D.Enkhbat: The problem isn’t a technology, it’s the old-fashioned system management
The Mongolian Economy spoke with D.Enkhbat, a founder of Karakorum Digital Academy, about the technological development and digitalization process in Mongolia.
-How would you describe the past progress of digitalization? For example, were digital services focused on reducing administrative costs rather than costs incurred by citizens?
-In terms of e-governance initiatives, we were quite active. The government established the National Data Center and successfully digitalized public services. However, in my opinion, for the last three or four years, it has been inactive.
Digitalization is not merely automation of traditional work and reduction of costs. If you receive wings, you must fly like a bird instead of running like terrestrial animals with useless wings. To put it simply, the digital transition is not a technological problem. It is about taking organizations, businesses, and industries that use information technology to a whole new level. The digital transition is not automation or computerization. In the West, a digital transformation means that a rebirth of a company in the modern digital marketplace. Amazon has not only automated shopping or connected stores to the Internet but it completely disrupted the market. Digital transitions change the activities and goals of the organizations and institutions behind them, not just computer and information technology. Therefore, digital transformation is not just for IT and its respective professionals.
-In the past the e-governance initiative has been proposed several times but failed to implement. What steps need to be taken to ensure the continuity and successful implementation of the “Digital Mongolia” program this time?
-If you look at Estonia from outside and imitate it, you will not succeed. The distribution of power and authority has changed as well. For instance, suppose you select a lower-level committee chair. We have ten people who know the Khoroo’s chairman, and hundreds of Khoroo residents who do not know what happened. To change this, all residents can vote on their mobile phones. Therefore, we need to change our perspectives and learn how to carry out a political reform from Estonia.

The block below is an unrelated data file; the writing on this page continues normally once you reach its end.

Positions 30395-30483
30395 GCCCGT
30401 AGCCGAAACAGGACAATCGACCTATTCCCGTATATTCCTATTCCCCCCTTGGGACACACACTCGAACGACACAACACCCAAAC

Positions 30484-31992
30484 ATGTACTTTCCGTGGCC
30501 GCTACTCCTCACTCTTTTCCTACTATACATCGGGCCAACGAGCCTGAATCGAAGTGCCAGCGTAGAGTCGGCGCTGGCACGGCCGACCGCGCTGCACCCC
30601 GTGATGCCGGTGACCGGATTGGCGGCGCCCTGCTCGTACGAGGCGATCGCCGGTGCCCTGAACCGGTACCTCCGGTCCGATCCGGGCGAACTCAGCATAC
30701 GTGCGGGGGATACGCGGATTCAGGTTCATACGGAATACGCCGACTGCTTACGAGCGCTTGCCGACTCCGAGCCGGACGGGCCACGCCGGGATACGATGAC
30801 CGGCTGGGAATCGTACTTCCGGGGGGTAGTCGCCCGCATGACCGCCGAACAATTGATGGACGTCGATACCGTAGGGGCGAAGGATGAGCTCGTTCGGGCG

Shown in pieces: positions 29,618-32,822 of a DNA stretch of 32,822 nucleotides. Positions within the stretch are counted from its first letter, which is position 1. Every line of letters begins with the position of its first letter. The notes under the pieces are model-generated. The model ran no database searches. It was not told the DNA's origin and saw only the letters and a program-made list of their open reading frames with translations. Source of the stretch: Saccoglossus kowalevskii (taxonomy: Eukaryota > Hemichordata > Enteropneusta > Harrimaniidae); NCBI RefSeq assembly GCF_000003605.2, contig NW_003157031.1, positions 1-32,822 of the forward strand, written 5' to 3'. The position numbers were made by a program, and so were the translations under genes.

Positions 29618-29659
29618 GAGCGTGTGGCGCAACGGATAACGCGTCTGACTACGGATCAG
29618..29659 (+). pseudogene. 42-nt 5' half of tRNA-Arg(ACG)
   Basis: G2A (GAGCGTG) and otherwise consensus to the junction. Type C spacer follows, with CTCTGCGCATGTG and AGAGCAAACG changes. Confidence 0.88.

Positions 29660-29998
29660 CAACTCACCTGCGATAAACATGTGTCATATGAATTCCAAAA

The best practices of Estonia and Singapore are useless unless we set a clear goal. The transition will only happen if we start to talk about changing our orthodox systems that exist in all levels. The term “digital transition” is misunderstood due to the fact that it has the word “digital” in it.
Basically, the secret of the digital transition is that new technologies give an opportunity to change the core institutions and systems. Not only transformation of public services but also many other functions of the state, or in short, a government reform is necessary in Mongolia.
-Even if it fails, it is important to take an initiative in some way. What do you think about this?
-Of course, it is very important. The main challenge is how to hold a national or a large-scale discussion on government reforms with the political parties, parliaments, and president. As we are failing to do so, someone gets elected, changes previous decisions, and talks about something else. This has gone on for the past 30 years. It, indeed, surprises Estonians. Almost a dozen of our representatives have visited Estonia to learn about Estonian e-governance.
In order to implement national reforms, it is necessary to comprehensively assess the legal environment, the role, and the structure of the state. Initiatives are very important in this task. I have no choice but to support it. It’s a big deal that we understand the need for digital transition, especially at the ministerial level. The most important part is to reach agreements at the state, administrative, legislative, judicial and presidential levels.
-The private sector is very active in the information technology sector. How has this involvement of the private sector affected the current development of digitization in Mongolia?
-The private sector has been leading for the last 30 years. The information technology sector is mostly led by the private sector initiatives. Particularly, banks and mobile phone operators are leading in this sector. That means we can solve technological problems relatively quickly. In addition, the services provided by the private sector are up-to date and tailored to your business and capacities. Therefore, the key question is how to turn private technology into a force for national development, and how to include more than 100,000 companies, three million people, education, health, and transportation sector. The alternative would be to turn it into an element of development in all sectors. If it was a symphony, we would need a common note to play.
One of the problems of the private sector is that everyone sings their own song. Now it is important, however, that what type of music will three million Mongolians sing, what symphony will be played, and how digitalization be utilized in national development policies. This is the function of the state we have been talking about. Management needs to exercise leadership over this link. The miracle of Estonia is that informatization was a political decision.
The purpose of digital transition was to increase competitiveness, differentiate itself from other countries, and make it a development tool.
-Today, technology is said to determine our path to development. How do you see this progress?